Penultimate Sermon/Discussion at CT

LECTIONARY READINGS: 

2 Kings 5:1-3, 7-15c

5:1 Naaman, commander of the army of the king of Aram, was a great man and in high favor with his master, because by him the LORD had given victory to Aram. The man, though a mighty warrior, suffered from leprosy.

5:2 Now the Arameans on one of their raids had taken a young girl captive from the land of Israel, and she served Naaman’s wife.

5:3 She said to her mistress, “If only my lord were with the prophet who is in Samaria! He would cure him of his leprosy.”

5:7 When the king of Israel read the letter, he tore his clothes and said, “Am I God, to give death or life, that this man sends word to me to cure a man of his leprosy? Just look and see how he is trying to pick a quarrel with me.”

5:8 But when Elisha the man of God heard that the king of Israel had torn his clothes, he sent a message to the king, “Why have you torn your clothes? Let him come to me, that he may learn that there is a prophet in Israel.”

5:9 So Naaman came with his horses and chariots, and halted at the entrance of Elisha’s house.

5:10 Elisha sent a messenger to him, saying, “Go, wash in the Jordan seven times, and your flesh shall be restored and you shall be clean.”

5:11 But Naaman became angry and went away, saying, “I thought that for me he would surely come out, and stand and call on the name of the LORD his God, and would wave his hand over the spot, and cure the leprosy!

5:12 Are not Abana and Pharpar, the rivers of Damascus, better than all the waters of Israel? Could I not wash in them, and be clean?” He turned and went away in a rage.

5:13 But his servants approached and said to him, “Father, if the prophet had commanded you to do something difficult, would you not have done it? How much more, when all he said to you was, ‘Wash, and be clean’?”

5:14 So he went down and immersed himself seven times in the Jordan, according to the word of the man of God; his flesh was restored like the flesh of a young boy, and he was clean.

5:15c Then he returned to the man of God, he and all his company; he came and stood before him and said, “Now I know that there is no God in all the earth except in Israel.”

Luke 17:11-19

17:11 On the way to Jerusalem Jesus was going through the region between Samaria and Galilee.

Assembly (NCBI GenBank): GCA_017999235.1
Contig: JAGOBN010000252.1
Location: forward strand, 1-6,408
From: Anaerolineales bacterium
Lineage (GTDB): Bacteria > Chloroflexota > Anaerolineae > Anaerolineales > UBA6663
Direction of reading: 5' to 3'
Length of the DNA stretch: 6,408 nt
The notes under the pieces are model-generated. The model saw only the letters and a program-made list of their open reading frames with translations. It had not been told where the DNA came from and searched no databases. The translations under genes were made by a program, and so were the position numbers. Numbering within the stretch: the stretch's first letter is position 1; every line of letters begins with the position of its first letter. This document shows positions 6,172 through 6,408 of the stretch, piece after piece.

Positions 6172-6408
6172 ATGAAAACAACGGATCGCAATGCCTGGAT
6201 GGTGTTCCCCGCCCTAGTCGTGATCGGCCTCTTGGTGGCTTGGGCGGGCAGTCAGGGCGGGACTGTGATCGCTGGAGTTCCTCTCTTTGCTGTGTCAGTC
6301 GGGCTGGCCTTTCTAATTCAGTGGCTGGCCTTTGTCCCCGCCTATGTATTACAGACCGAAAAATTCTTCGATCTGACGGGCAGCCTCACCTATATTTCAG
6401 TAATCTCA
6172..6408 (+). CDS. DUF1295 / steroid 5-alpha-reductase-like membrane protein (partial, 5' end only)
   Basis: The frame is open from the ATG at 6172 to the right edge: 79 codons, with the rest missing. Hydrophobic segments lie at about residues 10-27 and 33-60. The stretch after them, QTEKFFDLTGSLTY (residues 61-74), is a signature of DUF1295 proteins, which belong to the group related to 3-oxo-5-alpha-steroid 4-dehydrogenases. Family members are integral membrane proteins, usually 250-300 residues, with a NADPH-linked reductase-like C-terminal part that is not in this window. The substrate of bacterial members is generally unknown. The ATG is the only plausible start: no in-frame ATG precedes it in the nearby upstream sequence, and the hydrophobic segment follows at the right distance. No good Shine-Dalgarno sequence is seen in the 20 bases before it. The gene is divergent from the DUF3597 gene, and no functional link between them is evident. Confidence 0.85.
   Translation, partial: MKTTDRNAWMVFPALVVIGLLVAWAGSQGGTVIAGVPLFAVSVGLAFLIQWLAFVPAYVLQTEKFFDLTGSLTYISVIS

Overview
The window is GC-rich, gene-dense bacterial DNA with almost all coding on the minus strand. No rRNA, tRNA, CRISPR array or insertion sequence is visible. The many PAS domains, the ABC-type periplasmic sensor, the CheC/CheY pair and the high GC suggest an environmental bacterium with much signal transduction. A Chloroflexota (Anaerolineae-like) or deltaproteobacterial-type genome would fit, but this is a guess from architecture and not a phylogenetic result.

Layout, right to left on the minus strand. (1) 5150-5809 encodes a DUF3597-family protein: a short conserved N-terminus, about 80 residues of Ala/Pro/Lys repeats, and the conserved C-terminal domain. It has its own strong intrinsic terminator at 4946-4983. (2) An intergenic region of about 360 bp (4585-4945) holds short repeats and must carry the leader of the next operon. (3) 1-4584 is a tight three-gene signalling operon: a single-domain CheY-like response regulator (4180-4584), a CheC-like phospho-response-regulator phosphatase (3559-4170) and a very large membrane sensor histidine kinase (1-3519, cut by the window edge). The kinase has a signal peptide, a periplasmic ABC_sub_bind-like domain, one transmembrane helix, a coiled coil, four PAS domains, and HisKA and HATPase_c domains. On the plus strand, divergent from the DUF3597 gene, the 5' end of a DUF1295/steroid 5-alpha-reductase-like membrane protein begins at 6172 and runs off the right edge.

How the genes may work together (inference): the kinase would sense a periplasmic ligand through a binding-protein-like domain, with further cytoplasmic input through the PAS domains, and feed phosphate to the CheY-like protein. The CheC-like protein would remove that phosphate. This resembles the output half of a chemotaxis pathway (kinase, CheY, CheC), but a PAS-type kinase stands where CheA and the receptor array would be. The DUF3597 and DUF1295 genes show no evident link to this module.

17:12 As he entered a village, ten lepers approached him. Keeping their distance,

17:13 they called out, saying, “Jesus, Master, have mercy on us!”

17:14 When he saw them, he said to them, “Go and show yourselves to the priests.” And as they went, they were made clean.

17:15 Then one of them, when he saw that he was healed, turned back, praising God with a loud voice.

17:16 He prostrated himself at Jesus’ feet and thanked him. And he was a Samaritan.

17:17 Then Jesus asked, “Were not ten made clean? But the other nine, where are they?

17:18 Was none of them found to return and give praise to God except this foreigner?”

17:19 Then he said to him, “Get up and go on your way; your faith has made you well.”

OPENING PRAYER:

  a handmade liturgical prayer, with this repeated response:  

“We lift our hearts to you; lift up our hearts, o Lord”

On a bright, beautiful day, with sharpness in the air and leaves turning on the trees, we are grateful for this wide world.

 “We lift our hearts to you; lift up our hearts, o Lord”

In the middle of an elegant and incredibly vast universe, we find a safe and fragile home clinging to this blue ball.  

“We lift our hearts to you; lift up our hearts, o Lord”

During these frightening times, with an uncertain future ahead, and chaos seemingly increasing all around, 

“We lift our hearts to you; lift up our hearts, o Lord”

You are faithful to us, God, walking with us through triumphs and troubles, bearing our burdens and sharing our joys.  

“We lift our hearts to you; lift up our hearts, o Lord”

We are grateful for these sisters and brothers with whom we gather, relying on their wisdom, humor, and friendship to guide our lives. 

“We lift our hearts to you; lift up our hearts, o Lord”

At the same time, we are losing friends, to ordinary departures but also to death.  We grieve, we carry the burden of remembering, and it is difficult.  

“We lift our hearts to you; lift up our hearts, o Lord”

We are losing this community, and it’s frustrating and confusing and complicated and embarrassing and very sad.  We know we will miss one another, and at the same time we feel ourselves pulling away already. 

“We lift our hearts to you; lift up our hearts, o Lord”

We are afraid, of so many different things that we aren’t even sure what is scaring us anymore, or exactly why we are so anxious. Please help us to be free of fear. 

“We lift our hearts to you; lift up our hearts, o Lord”

We are open, we are filled with your love, we deeply desire to support, love, and encourage one another this morning.  

“We lift our hearts to you; lift up our hearts, o Lord”

We come together today, ready to be honest and to listen to your stories and instructions, Lord.  We pray that you will support us and show us your way forward. 

“We lift our hearts to you; lift up our hearts, o Lord”

Amen. 

SERMON/DISCUSSION:

Here we are again, off the map.  

Once again, Jesus is in the wrong place, consorting with the wrong kind of people.